Equating these two expressions for Δa, we arrive at:
2tnf(2Pi/λ)=2NPi
2tnf=(N-½)λ

But now what do I do? I can sub the values in for t and n, but how do i choose the value for N?

Last edited:

just realized that edited posts are not bumped. Sorry for this double post!

revacious said:
But now what do I do? I can sub the values in for t and n, but how do i choose the value for N?
Just start with the lowest value and crank them out one by one. You're looking for something in the visible part of the spectrum.

Ok so N=0 churns out a negative wavelength which is clearly wrong
N=1 churns out 1702 nm
N=2 churns out 567nm (the answer is 570 so this is right!)
N=3 churns out 340nm which is apparently in the ultraviolet region
...

I will choose the one which is in the visible spectrum, but will there ever be two in the visible spectrum? If this is the case, would the colour appear to us as a mixture of wavelengths?

What is the significance of the fact that N can take infinite values? Like does this imply that there is also an ultraviolet component reflected at me as well as ... gamma rays, etc?

thanks for your guidance :)

revacious said:
Ok so N=0 churns out a negative wavelength which is clearly wrong
N=1 churns out 1702 nm
N=2 churns out 567nm (the answer is 570 so this is right!)
N=3 churns out 340nm which is apparently in the ultraviolet region
...
Good! (N=1 is the lowest value allowable.)

I will choose the one which is in the visible spectrum, but will there ever be two in the visible spectrum? If this is the case, would the colour appear to us as a mixture of wavelengths?
I don't see any reason why there couldn't be two visible wavelengths under certain conditions. And yes, in that case the observed color would be a mixture of the two.

What is the significance of the fact that N can take infinite values? Like does this imply that there is also an ultraviolet component reflected at me as well as ... gamma rays, etc?
Don't take all those values of N too seriously. The given value for the index of refraction would only be relevant for the visible spectrum, most likely. And when you're talking about gamma rays, lots of other issues come into play. So just stick with the visible for this exercise.

thanks very much for your help. hopefully this comes up in my exam tomorrow lol.

## 1. What is interference with thin film?

Interference with thin film is a phenomenon that occurs when light waves reflect and interact with each other as they travel through a thin layer of material. This results in the formation of colorful patterns or bands that can be seen on the surface of the film.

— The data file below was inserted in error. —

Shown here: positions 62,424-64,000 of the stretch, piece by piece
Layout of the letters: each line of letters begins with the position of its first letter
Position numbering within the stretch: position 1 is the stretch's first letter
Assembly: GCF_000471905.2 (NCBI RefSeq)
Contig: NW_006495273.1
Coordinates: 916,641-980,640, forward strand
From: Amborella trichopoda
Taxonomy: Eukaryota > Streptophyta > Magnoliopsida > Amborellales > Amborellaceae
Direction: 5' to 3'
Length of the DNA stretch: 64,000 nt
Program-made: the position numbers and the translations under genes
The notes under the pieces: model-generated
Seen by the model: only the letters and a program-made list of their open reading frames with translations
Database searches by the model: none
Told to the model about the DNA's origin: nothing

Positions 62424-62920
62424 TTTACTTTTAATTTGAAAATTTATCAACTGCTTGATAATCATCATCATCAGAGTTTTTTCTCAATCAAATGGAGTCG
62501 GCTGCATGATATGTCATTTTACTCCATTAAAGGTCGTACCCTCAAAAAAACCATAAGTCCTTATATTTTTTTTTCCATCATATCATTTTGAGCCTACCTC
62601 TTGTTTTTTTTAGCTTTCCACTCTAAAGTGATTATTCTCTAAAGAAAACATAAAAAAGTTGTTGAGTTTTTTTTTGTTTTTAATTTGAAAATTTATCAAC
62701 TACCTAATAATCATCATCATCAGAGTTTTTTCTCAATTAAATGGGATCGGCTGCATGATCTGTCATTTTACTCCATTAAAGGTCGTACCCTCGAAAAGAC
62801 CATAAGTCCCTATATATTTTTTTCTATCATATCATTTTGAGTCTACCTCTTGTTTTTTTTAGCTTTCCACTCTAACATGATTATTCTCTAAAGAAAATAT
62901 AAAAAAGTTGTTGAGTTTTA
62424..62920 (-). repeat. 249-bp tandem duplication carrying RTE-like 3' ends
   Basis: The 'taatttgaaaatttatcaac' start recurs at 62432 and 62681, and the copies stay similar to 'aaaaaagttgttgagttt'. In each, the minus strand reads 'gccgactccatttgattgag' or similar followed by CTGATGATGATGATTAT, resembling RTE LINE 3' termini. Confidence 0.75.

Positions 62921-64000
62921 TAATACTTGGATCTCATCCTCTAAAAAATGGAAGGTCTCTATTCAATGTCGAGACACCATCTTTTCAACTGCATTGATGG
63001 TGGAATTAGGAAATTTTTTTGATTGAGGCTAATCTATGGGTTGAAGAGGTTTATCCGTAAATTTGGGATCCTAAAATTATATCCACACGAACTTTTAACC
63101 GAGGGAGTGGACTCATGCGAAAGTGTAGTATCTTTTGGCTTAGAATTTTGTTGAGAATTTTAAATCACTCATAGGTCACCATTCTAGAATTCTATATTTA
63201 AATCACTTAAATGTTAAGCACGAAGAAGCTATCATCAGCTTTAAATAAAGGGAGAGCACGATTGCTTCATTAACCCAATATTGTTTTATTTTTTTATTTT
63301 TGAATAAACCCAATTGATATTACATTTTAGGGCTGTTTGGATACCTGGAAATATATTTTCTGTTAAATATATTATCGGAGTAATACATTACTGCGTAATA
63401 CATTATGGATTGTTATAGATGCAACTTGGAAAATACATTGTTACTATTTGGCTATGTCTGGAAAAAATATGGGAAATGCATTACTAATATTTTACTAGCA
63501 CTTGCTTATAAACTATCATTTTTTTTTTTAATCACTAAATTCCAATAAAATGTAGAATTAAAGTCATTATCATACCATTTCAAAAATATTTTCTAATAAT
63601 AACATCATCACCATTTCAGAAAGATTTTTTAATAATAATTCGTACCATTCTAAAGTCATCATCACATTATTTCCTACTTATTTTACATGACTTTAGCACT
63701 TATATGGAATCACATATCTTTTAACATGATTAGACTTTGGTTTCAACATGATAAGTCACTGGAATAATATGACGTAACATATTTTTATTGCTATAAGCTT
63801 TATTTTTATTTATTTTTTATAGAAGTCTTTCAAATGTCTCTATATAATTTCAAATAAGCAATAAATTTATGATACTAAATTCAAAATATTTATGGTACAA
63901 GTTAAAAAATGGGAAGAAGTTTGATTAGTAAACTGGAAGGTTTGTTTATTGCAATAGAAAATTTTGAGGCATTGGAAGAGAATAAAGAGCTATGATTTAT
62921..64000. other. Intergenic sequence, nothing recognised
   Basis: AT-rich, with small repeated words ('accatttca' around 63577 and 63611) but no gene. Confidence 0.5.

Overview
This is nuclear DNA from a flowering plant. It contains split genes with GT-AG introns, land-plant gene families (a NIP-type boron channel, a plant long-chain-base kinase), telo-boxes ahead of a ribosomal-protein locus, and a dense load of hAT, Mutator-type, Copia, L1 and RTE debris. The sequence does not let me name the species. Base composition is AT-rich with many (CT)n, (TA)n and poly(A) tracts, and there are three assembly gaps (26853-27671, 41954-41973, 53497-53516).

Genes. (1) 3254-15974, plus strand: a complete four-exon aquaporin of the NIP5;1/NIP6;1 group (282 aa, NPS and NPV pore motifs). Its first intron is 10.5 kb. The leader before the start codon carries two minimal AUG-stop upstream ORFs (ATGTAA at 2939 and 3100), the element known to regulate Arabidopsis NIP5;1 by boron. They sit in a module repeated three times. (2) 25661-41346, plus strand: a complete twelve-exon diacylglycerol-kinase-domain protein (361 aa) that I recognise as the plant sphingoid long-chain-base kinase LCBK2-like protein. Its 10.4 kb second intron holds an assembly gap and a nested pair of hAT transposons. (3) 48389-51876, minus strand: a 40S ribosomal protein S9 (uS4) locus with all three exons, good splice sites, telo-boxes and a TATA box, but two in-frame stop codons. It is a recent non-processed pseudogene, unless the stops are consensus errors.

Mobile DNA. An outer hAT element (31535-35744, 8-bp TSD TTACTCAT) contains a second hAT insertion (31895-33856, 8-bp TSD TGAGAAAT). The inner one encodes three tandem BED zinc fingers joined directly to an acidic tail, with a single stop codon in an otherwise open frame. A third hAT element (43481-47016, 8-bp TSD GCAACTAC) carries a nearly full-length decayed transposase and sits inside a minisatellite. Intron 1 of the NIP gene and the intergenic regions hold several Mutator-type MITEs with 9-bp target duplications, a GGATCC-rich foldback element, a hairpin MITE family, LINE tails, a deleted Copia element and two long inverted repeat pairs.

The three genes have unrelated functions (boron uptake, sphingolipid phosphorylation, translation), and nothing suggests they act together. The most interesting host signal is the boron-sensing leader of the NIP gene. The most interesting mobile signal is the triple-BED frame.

## 2. What causes interference with thin film?

Interference with thin film is caused by the interaction of light waves with different refractive indices within the thin film. When light waves pass through a medium with a different refractive index, they can either be reflected or refracted. This creates a phase difference between the reflected and transmitted waves, which leads to the interference pattern.

## 3. What are some real-life examples of interference with thin film?

Interference with thin film can be observed in many everyday objects, such as soap bubbles, oil slicks on water, and the colorful patterns on CDs and DVDs. It is also used in various technologies, including anti-reflective coatings on eyeglasses and thin-film interference filters in optical instruments.

## 4. How is interference with thin film used in scientific research?

Interference with thin film is a valuable tool in scientific research as it can be used to measure the thickness and refractive index of a material. By analyzing the interference pattern, scientists can also study the properties of the material, such as its optical quality and surface roughness.

## 5. How does interference with thin film affect the colors we see?

Interference with thin film can produce a wide range of colors depending on the thickness of the film and the wavelength of light. The reflected light waves interfere with each other, causing certain wavelengths to cancel out and others to amplify, resulting in the colors we see. This effect is known as thin-film interference and is responsible for the vibrant colors seen in soap bubbles and oil slicks.